The Belgian Underground
June 9th, 2021
Tacos, Chips and Zombie Tigers: How an age-old optical illusion is adding a new dimension to Digital OOH
Sites referenced
Newcastle Central

Although you may have never heard of ‘Anamorphosis’, there’s a good chance you’ve seen this centuries-old optical illusion without even realising it. Andrea Pozzo’s 17th century painted ceiling in the Church of St. Ignazio created the illusion of a dome which doesn’t exist; incredible drawings of street artists Kurt WennerEdgar Mueller and Julian Beever decorate pavements around the world; and the recent “Wave” art installation in Seoul’s Coex Square created a giant photorealistic wave crashing inside a glass tank.

The technique (sometimes referred to as anamorphic illusions, forced perspective or trompe-l’œil) uses heavily distorted imagery which, when viewed from a specific vantage point, creates the illusion of three-dimensional space on flat surfaces. It can be used to create windows into other worlds, extend existing architecture, or make impossible objects appear to float.

It’s hard to describe, but incredibly easy to view – realistic “3D” images, with the correct perspective, lighting and shadows, that require no fancy eyewear, mirrors or technology.

With the advent of Digital OOH, artists are able to take anamorphosis to a whole new level, adding not only scale to the mix but full-motion video, too. We’re calling it ‘DeepScreen’, and we see it as a powerful new tool for creatives using our platform.

Scale is the key to maximising the impact of DeepScreen. The bigger the screen, the better the effect—and there’s no bigger (or more famous) screen in the UK than Landsec’s Piccadilly Lights.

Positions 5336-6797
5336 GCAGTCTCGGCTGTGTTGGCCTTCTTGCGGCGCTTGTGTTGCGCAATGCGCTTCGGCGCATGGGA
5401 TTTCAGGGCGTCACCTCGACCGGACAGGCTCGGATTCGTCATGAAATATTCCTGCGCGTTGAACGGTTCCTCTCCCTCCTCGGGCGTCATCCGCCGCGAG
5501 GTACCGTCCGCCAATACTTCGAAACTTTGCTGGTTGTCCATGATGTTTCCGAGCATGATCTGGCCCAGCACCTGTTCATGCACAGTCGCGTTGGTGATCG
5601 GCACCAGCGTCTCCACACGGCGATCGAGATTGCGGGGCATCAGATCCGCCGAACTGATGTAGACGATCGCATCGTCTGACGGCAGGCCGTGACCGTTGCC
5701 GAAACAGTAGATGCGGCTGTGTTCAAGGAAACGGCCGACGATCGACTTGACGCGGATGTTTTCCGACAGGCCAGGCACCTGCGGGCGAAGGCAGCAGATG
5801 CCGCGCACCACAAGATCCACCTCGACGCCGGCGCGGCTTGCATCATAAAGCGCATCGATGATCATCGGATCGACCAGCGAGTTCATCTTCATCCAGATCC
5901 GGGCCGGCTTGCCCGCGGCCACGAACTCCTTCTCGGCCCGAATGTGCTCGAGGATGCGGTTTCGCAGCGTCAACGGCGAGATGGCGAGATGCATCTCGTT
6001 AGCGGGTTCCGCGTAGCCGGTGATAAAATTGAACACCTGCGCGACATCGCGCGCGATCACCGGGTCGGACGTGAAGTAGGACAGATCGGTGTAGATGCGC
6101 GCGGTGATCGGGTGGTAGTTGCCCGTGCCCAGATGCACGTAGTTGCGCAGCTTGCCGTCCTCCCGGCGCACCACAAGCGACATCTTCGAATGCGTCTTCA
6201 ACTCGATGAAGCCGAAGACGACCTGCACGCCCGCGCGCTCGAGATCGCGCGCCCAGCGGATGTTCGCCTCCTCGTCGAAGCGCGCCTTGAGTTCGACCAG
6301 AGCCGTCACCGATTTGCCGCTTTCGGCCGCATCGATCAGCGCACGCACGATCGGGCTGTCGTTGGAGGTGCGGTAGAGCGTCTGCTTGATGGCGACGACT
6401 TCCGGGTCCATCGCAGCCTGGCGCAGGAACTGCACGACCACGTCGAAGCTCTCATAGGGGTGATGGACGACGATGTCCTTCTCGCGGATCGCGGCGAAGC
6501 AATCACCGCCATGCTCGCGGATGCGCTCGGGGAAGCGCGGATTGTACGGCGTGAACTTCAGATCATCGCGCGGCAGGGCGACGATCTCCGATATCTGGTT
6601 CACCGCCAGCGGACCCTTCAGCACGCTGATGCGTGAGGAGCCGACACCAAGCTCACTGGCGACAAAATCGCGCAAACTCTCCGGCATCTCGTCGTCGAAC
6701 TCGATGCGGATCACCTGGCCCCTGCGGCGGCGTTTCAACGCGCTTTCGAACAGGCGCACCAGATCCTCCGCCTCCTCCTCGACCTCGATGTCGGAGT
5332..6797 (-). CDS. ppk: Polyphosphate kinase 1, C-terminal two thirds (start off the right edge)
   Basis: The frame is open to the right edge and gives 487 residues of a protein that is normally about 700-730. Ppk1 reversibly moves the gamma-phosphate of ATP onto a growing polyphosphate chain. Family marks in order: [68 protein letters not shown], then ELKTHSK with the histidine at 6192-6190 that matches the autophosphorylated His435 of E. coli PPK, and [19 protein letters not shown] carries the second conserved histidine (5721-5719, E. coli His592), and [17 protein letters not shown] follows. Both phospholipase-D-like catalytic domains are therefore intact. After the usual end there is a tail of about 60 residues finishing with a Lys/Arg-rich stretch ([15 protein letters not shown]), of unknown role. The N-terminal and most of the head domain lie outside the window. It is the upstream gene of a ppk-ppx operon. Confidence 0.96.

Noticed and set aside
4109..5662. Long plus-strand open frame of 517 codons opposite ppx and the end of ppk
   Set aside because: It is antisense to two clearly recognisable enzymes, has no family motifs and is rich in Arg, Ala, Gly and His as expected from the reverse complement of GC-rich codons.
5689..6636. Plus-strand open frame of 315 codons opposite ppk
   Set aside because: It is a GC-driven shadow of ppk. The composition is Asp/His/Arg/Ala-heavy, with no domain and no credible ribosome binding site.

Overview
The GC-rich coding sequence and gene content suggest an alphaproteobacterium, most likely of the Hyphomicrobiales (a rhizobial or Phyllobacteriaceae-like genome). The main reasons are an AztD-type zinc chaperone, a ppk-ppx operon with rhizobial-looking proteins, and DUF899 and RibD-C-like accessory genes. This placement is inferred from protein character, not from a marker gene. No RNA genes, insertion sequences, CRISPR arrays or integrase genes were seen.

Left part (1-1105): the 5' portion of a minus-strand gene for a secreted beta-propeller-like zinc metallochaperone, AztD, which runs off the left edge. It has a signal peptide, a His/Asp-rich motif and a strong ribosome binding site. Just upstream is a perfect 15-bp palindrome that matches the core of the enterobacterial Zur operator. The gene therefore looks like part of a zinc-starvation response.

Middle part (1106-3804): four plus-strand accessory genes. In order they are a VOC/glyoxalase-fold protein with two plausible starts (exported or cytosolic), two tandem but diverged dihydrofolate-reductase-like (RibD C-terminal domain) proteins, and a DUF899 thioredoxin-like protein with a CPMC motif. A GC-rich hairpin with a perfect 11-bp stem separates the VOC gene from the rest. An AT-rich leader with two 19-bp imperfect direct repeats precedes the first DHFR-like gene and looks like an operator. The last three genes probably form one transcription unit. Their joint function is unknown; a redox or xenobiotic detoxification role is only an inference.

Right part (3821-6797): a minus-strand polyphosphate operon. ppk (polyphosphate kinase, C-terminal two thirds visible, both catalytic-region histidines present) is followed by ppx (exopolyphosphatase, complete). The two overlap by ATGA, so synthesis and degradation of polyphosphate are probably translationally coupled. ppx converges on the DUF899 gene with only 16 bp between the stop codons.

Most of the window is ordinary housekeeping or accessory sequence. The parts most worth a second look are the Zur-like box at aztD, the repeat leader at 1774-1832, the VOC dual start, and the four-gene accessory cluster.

With its impressive size, full-motion capabilities and audience of millions, the Piccadilly screen is perfect for showcasing these next-generation “3D” illusions. In fact, it’s the screen’s unique curved surface that helps to sell the effect even more: the view isn’t simply looking into a window but to a whole 3D scene from two sides, not just one.

This is why we’ve seen brands eager to use DeepScreen on the Piccadilly Lights, with the first three campaigns coming from major players Netflix (for the zombie movie Army of the Dead), Pokerstars (featuring a giant Neymar Jr towering over Piccadilly Circus) and Deliveroo (displaying a 3D Taco complete with floating ingredients).

Ocean Studio (Ocean’s in-house production division) worked closely with each brand’s creative team to develop their artwork, using our proprietary templates designed to speed up the process of producing the distorted artwork displayed.

It’s one thing seeing this effect on a video, but in real life, it creates a truly unique experience for the audience—with no clumsy tech to get in the way.

Whether it’s a floating taco or a 17m-high Zombie Tiger, the creative opportunities for 3D are endless. Ocean will be rolling out more DeepScreen enabled locations across the UK and European cities very soon; but if you can’t wait, book a consultation with the Ocean Studio team and discover what DeepScreen on Piccadilly Lights can do for your brand.

Contact Ocean Studio at [email protected]

3D Pavement Art by Kurt Wenner. Photos © Kurt Wenner
The Dome Illusion at Sant'Ignazio in Rome, 1688-94. Photo © Jean-Christophe Benoist
Army of the Dead, Netflix
An example anamorphic Illusion on The Piccadilly Lights (artist's impression)

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